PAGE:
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Baiting Hollow hummingbird sanctuary to close as part of settlement

A hummingbird feeds at Paul Adams' sanctuary in

A hummingbird feeds at Paul Adams' sanctuary in Baiting Hollow on Aug. 26, 2017. The sanctuary is closing to the public in September. Photo Credit: Jeffrey Basinger

A haven for hummingbirds that has existed for almost 20 years will soon be closed to the public as part of the terms of a legal settlement.

The Baiting Hollow Hummingbird Sanctuary is on Paul Adams’ 3.5-acre property. He established it in 1999, several years after spotting a hummingbird on his property one sunny day. Though not particularly drawn to birds, Adams said he found hummingbirds “very fascinating as objects of beauty and study,” and began to consider creating a place for others to view them.

“It was very low-key, sort of a word-of-mouth thing,” said Adams, 70, a professor at the Department of Neurobiology & Behavior at Stony Brook University’s College of Arts and Sciences & School of Medicine. “It was small at first, I wouldn’t get that many people . . . it was very casual.”

That changed in 2013 after a story about the private hummingbird sanctuary attracted more people to the property, to the point where Adams had to make it visits by appointment only.

“Now, instead of one or two visitors, I had one or two dozen,” he said.

The extra foot and vehicle traffic led neighbors to file a $3 million lawsuit against Adams in 2013, claiming the sanctuary disrupted and increased traffic in the neighborhood.

According to court documents, the suit also alleged that the bird sanctuary was not permitted in Riverhead’s RA-80 zoning district under town code.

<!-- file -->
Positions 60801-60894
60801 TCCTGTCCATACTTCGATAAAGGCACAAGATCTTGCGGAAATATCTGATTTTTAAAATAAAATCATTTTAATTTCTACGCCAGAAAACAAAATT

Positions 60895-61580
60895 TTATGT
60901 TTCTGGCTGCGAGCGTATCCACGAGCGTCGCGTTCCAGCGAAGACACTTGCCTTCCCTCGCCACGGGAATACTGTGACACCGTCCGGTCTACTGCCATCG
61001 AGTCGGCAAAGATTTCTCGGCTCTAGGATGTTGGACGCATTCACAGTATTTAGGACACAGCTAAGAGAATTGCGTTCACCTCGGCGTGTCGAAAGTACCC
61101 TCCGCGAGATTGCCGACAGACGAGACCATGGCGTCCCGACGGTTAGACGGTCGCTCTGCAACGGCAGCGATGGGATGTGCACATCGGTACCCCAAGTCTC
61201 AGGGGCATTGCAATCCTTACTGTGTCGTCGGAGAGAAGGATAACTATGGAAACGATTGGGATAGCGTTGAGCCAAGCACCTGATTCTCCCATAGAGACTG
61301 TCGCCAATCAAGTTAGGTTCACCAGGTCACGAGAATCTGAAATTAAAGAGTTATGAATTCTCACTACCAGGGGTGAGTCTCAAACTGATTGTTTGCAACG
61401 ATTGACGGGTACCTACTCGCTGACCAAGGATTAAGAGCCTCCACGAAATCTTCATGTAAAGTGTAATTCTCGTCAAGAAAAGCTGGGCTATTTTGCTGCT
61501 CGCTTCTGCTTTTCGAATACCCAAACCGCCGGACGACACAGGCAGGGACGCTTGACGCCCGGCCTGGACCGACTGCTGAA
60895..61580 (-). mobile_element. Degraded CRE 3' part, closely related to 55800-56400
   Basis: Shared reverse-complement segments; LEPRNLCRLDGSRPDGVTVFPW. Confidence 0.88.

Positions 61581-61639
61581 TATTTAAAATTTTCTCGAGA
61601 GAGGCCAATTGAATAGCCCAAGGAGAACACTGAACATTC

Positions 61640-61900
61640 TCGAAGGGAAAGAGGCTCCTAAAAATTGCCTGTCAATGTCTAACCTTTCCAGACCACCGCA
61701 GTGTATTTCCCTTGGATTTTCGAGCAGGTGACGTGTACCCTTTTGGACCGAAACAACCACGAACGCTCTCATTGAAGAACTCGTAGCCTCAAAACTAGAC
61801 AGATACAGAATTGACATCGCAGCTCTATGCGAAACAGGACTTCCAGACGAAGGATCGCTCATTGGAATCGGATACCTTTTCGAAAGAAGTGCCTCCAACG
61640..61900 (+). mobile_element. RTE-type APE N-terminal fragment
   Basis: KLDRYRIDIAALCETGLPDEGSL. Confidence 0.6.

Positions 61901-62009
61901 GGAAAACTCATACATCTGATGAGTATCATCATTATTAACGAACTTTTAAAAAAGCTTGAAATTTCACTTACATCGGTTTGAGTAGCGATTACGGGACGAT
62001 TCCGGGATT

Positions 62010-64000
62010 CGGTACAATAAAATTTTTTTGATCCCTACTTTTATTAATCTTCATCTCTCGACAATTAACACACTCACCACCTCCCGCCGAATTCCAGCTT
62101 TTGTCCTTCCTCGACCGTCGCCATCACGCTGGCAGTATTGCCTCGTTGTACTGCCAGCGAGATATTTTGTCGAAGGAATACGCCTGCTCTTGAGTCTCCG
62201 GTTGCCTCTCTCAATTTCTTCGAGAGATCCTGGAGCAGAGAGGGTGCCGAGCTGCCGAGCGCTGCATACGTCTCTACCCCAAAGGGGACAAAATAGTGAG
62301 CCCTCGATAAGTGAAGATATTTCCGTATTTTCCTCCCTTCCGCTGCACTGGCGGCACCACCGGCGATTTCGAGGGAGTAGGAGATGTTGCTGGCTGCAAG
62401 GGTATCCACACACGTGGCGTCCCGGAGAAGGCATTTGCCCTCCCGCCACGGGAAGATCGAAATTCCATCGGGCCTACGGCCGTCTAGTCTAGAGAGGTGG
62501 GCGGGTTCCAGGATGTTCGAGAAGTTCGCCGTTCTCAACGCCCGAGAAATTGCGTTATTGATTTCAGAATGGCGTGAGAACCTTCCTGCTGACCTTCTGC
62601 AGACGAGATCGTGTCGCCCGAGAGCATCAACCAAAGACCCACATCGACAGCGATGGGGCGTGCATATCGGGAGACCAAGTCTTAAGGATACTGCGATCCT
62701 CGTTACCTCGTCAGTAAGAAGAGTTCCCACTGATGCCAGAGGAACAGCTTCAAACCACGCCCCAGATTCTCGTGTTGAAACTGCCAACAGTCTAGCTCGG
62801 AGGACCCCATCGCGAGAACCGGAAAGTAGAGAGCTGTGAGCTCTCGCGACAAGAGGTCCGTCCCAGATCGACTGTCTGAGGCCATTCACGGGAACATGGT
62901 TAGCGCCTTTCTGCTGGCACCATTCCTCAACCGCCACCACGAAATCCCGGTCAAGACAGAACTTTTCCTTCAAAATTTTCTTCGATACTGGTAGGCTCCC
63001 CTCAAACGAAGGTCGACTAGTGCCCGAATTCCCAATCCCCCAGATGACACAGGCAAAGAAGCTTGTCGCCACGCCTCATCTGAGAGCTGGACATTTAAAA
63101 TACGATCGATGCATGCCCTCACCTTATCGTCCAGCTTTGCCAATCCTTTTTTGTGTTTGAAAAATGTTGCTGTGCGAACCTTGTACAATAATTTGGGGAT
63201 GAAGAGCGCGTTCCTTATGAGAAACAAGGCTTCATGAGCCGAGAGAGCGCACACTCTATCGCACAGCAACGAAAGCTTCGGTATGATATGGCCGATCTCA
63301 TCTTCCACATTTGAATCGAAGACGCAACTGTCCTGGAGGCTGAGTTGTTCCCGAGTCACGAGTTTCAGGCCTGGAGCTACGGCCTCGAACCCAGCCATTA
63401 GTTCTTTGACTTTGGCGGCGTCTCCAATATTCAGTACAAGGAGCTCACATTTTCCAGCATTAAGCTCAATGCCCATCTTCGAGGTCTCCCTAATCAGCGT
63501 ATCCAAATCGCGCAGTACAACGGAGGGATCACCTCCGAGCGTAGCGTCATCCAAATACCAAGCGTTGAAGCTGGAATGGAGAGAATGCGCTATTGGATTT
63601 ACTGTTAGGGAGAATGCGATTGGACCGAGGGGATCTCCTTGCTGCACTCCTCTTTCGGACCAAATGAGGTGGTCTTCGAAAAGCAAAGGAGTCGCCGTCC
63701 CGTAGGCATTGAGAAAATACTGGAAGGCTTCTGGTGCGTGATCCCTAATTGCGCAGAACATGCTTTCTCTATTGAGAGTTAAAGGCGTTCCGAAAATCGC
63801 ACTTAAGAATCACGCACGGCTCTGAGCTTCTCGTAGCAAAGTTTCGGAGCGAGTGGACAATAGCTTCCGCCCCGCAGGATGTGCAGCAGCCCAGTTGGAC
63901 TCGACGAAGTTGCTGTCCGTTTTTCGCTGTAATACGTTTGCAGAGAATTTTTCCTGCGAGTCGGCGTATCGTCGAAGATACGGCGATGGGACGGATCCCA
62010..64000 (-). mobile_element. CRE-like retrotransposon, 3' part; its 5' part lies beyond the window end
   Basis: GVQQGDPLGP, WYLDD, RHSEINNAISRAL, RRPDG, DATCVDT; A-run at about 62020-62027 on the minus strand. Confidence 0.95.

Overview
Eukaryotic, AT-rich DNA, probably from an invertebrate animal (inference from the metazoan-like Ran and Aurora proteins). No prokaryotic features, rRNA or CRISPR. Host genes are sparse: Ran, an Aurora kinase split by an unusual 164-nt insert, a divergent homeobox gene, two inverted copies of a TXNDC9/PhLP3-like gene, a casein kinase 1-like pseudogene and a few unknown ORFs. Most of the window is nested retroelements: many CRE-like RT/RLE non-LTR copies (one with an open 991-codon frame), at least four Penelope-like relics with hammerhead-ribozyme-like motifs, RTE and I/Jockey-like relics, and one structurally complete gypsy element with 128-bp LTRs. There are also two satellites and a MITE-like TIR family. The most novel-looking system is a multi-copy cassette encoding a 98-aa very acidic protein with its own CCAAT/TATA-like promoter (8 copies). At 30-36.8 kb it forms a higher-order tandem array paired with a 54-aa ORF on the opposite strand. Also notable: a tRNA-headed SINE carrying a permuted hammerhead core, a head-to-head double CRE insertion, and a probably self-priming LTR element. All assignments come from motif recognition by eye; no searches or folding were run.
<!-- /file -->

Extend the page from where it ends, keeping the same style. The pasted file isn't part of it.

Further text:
After what he called a “very stressful, long process,” Adams recently settled the lawsuit in an agreement that allows him to avoid paying any costs or damages but requires him to close the sanctuary to the public. He will do so after Sept. 15, but Adams said he will continue to offer a home to the hummingbirds for as long as he can.

Adams said he is working with the Seatuck Environmental Association, an Islip-based wildlife education and preservation group, about possibly donating his property for future use as a hummingbird sanctuary.

For now, he reflects on what he describes as the “tremendous positive experience” of meeting people of all backgrounds who came to his home over the years to watch and admire the birds.

“In many cases they’ve become friends, we meet socially, and I’m always happy to see them,” Adams said. “People who love hummingbirds come from all backgrounds . . . the one thing they have in common is their interest in hummingbirds. They’re gentle, quiet and like to come and sit and enjoy nature, and that’s exactly the kind of people I like to meet.”

For the birds

  • The Baiting Hollow Hummingbird Sanctuary occupies two separate parcels, a 2.3-acre western lot and a 1.1-acre eastern lot.
  • The site is surrounded on three sides by hundreds of acres of privately owned woods and fields, where hummingbirds that visit nest and breed.
  • Paul Adams said he saw hummingbirds for the first time while visiting a park in San Francisco with his wife, Claire Adams, decades ago.
  • The sanctuary contains feeders for hummingbirds and flowers identified as good nectar sources, such as cardinal flowers, trumpet vine, columbine and hibiscus.

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